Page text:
For the first time ever, natural gas has overtaken coal as the U.S.’ top source for electricity generation, a trend that has large implications for the country’s electricity sector. As of April 2015, natural gas provided 31 percent of all electric power while coal fell to 30 percent—painting a very different picture from how things looked just five years ago when natural gas provided only 22 percent and coal produced 44 percent.
For the first time ever, natural gas has overtaken coal as the U.S.’ top source for electricity generation, a trend that has large implications for the country’s electricity sector.
While the domestic oil and gas boom and falling natural gas prices are certainly major drivers of this energy shift, there may also be some other factors at work.
Just last month, several of the world’s largest oil companies came together to signal their readiness to support carbon pricing, which could be a major boon for natural gas.
“Our industry faces a challenge: we need to meet greater energy demand with less CO2,” reads the letter signed by the chief executives of BP, Royal Dutch Shell, BG, Total, Statoil and Eni. “… Carbon pricing will discourage high carbon options and reduce uncertainty that will help stimulate investments in the right low carbon technologies and the right resources at the right pace.”
With the already-weakened state of the coal industry, will this move by oil companies be a final nail in the coffin for coal?
“One possibility is that [oil companies are] looking at this with a longer-term perspective, aware that nothing might ever take place, and that if something does, the two principal choices have long been considered to be cap-and-trade and a carbon tax,” Michael Quinn, a natural gas industry expert at the Analysis Group, told The Fuse, noting that his perspective represents his opinion and not that of his organization.
Quinn added: “While [oil companies] may prefer the status quo, they may also be expressing a preference for the case if there will be a change, they’d rather have a carbon tax than any other form, particularly cap and trade. There are lots of reasons to prefer a carbon tax as the regime to introduce, among which are breadth and reduced uncertainty.”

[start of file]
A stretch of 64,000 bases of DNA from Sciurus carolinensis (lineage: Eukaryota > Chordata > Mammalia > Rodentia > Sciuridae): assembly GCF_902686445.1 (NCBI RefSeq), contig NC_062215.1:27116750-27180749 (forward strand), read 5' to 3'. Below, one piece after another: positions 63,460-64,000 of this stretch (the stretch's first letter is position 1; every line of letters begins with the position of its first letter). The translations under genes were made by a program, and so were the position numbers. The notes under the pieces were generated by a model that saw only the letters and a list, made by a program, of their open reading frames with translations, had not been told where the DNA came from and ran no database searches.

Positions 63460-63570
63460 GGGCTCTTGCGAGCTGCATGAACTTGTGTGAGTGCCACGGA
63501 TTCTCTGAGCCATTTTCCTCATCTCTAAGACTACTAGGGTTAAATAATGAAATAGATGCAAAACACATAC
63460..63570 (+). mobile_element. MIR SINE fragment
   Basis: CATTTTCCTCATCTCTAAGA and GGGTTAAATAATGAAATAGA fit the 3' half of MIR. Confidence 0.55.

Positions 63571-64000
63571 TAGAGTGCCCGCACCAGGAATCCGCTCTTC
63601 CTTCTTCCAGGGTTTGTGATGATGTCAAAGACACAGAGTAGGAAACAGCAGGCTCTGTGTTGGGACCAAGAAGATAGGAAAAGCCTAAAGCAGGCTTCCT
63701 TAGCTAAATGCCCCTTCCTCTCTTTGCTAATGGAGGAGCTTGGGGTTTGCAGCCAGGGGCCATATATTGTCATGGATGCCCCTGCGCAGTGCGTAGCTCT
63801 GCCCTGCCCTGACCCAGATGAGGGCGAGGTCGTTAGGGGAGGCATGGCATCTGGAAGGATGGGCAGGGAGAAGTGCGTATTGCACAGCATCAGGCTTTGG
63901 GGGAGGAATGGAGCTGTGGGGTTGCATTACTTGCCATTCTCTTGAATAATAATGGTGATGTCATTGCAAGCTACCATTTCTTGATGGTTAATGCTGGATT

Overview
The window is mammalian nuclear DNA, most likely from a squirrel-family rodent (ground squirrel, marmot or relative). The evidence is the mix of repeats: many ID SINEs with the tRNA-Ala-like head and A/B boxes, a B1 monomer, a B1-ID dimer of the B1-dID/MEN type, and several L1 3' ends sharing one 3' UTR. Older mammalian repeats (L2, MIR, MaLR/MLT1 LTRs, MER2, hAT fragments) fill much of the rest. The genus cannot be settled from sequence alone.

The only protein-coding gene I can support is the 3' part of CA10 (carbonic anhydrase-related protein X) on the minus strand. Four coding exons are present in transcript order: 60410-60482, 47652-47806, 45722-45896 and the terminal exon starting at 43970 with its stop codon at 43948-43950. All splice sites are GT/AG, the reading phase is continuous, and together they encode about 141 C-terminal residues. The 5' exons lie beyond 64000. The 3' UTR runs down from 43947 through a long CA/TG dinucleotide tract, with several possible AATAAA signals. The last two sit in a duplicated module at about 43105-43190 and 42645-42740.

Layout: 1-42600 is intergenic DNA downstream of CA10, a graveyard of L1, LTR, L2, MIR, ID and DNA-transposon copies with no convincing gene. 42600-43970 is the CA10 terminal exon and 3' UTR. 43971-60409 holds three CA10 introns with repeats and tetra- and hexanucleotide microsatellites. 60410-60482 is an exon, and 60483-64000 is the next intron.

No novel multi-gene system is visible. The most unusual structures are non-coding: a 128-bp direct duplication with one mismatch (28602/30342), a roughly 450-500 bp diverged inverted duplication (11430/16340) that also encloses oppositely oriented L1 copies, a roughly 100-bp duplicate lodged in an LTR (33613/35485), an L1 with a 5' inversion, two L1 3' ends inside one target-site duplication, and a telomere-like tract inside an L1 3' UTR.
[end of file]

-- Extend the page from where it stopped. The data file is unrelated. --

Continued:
A call for carbon pricing may not be an intentional move on the part of some in the oil industry to further weaken coal’s place in the market. In fact, any efforts to destroy the coal industry may no longer be necessary, given that coal is in terminal decline on many levels.
In a harbinger of what may be to come for coal, one could look at China—one of the world’s largest coal consumers, accounting for more than two-thirds of the nation’s power. But so far this year, there’s been a faster-than-expected dip in China’s coal usage. Even as the country’s electricity demand is poised to increase dramatically through 2030, coal usage is projected to plateau. Globally, demand for coal is also down.
While there are myriad reasons for this decline, natural gas has already been touted for some time as a bridge fuel before wind, solar and other renewables become increasingly more cost effective.
While there are myriad reasons for this decline, natural gas has already been touted for some time as a bridge fuel before wind, solar and other renewables become increasingly more cost effective. In the meantime, Quinn sees even a broader point to consider: how natural gas is more complementary than coal to an increasingly renewable-focused grid.
“Natural gas appears likely to continue to overtake coal for electricity generation, regardless of whether some form of carbon pricing is enacted, and regardless of who supports such policies,” Quinn explained. “Another aspect to consider is that gas-fired electricity generation may better complement wind and solar than would coal-fired generation, as the former ramps up and down far more quickly.”
The chart below from the U.S. Energy Information Administration’s Electric Power Monthly further illustrates the trend. Wind, natural gas and solar are on the rise as coal is scheduled for large-scale grid retirements this year.
The EIA attributes the significant number of coal generator retirements—largely in the Appalachian region—to the EPA’s Mercury and Air Toxics Standards (MATS), adopted in 2012, which cracked down on emissions from these plants. Many operators found that retrofitting their plants to fit the new MATS regulations was more expensive than retiring them altogether—especially as a result of lower demand for coal and natural gas becoming increasingly competitive. However, with the U.S. Supreme Court’s decision last month to upend the MATS regulations, some plants that applied for an extension through April 2016 on meeting the new restrictions will be allowed to keep operations going a bit longer. But even with the declawing of the EPA’s MATS regulations, it’s clear that the coal industry is running on borrowed time.